Rooftop fuel cells may one day join refrigerators, furnaces, and yes, chicken dinners among the staples of modern domestic life in the U.S.
That could be the outcome of a new solar-fuel cell hybrid system under development by Duke University researcher Nico Hotz, who foresees that fuel cells may eventually trump rooftop solar panels as the equipment of choice for building owners who want to generate their own clean, cheap, renewable energy.
In contrast to traditional means for creating energy by burning fuels like coal and oil, fuel cells create energy by chemical reaction.
Until now, hydrogen has been the standard ingredient for fuel cells, but hydrogen production involves expensive processes all the way through from production to storage. That’s one reason why fuel cells have been slow to make inroads into the alternative fuel vehicle market, let alone development for household use.
Hotz is designing a low cost fuel cell system that would enable building owners to collect solar energy from a system of tubes placed on a rooftop. The tubes would contain a mixture of water and methanol, and the sun would generate enough heat to produce the two reactions needed to produce hydrogen from the mix.
As for why a building owner would choose to produce hydrogen rather than simply install solar panels, the advantage is in energy storage. When combined with a fuel cell, Hotz’s solar energy system would keep humming along, producing power regardless of whether or not the sun is shining.
The concept of home-based, large scale energy storage shouldn’t sound too far-fetched to homeowners who have oil tanks in stationed their basements or buried in their grounds, or for people who put away a shed full of firewood for the winter. The solar-fuel cell hybrid system simply adds new high tech twist to an old idea.
Hotz’s system is based on a matrix of vacuum-sealed copper tubes coated with a thin layer of aluminum and aluminum oxide. For heating a liquid, this arrangement is much more efficient that conventional solar panels.
“The set-up allows up to 95 percent of the sunlight to be absorbed with very little being lost as heat to the surroundings,” Hotz explained in a recent article from Duke University. “This is crucial because it permits us to achieve temperatures of well over 200 degrees Celsius within the tubes.”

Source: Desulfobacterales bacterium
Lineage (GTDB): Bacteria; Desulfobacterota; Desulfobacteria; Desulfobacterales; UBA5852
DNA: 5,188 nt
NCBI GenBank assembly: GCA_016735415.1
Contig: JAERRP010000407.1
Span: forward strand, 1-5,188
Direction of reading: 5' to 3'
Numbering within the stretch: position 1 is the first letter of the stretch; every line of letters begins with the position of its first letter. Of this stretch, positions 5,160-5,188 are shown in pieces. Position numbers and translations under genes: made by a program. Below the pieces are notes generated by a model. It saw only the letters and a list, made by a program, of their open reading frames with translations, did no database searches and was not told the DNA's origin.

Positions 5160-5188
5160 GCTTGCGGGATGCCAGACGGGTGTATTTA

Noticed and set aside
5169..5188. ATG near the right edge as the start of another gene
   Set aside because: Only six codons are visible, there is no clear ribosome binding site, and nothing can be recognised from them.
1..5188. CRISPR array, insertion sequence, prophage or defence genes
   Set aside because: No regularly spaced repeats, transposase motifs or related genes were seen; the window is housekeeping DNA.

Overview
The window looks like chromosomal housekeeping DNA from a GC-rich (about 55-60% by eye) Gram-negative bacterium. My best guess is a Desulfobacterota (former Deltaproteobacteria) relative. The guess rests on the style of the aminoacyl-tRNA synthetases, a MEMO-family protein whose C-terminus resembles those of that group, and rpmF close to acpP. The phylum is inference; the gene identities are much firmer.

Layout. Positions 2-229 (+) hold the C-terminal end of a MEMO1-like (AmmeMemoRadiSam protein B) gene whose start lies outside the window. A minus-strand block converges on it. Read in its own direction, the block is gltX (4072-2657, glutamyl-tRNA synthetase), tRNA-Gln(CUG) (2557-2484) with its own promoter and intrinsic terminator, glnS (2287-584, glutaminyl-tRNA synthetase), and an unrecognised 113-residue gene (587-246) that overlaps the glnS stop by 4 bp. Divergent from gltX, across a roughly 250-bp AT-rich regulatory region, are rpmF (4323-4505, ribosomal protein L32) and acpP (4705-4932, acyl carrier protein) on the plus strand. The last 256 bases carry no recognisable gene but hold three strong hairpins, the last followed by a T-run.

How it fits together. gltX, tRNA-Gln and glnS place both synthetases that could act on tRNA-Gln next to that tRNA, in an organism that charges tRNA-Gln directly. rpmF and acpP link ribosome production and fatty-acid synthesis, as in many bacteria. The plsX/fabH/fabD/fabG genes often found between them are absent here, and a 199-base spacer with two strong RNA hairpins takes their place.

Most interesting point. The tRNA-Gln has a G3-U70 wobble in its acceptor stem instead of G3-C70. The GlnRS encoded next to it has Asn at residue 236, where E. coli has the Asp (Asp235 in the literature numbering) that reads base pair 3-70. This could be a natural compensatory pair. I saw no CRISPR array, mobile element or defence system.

In contrast, according to Hotz a typical solar collector can only heat water up to 70 degrees Celsius.
Hotz is not the only researcher to explore the potential for solar powered fuel cells to provide low cost, clean, renewable energy for individual buildings.
At MIT, Daniel Nocera is leading a research team that is developing an electronic silicon-based “artificial leaf” about the size of a playing card. When dipped in a gallon jug of water exposed to bright sunlight, the device sets off a chemical reaction that produces hydrogen, and the hydrogen would be used to power a small fuel cell.
So far, Hotz’s design is yielding an installation cost of about $7,900, which is far more expensive than a conventional diesel generator. However, over the long run it could compete with fossil fuels on operating costs. As a large-scale system it could also provide building owners with income at least part of the year, when it could generate excess energy that would be sold back to the grid.
Nocera’s team is focused closely on a less expensive, smaller scale unit that could be affordable to households in developing countries as well as in the U.S.
“Our goal is to make each home its own power station,” said Nocera in a recent MIT article. “We’re working toward development of ‘personalized’ energy units.”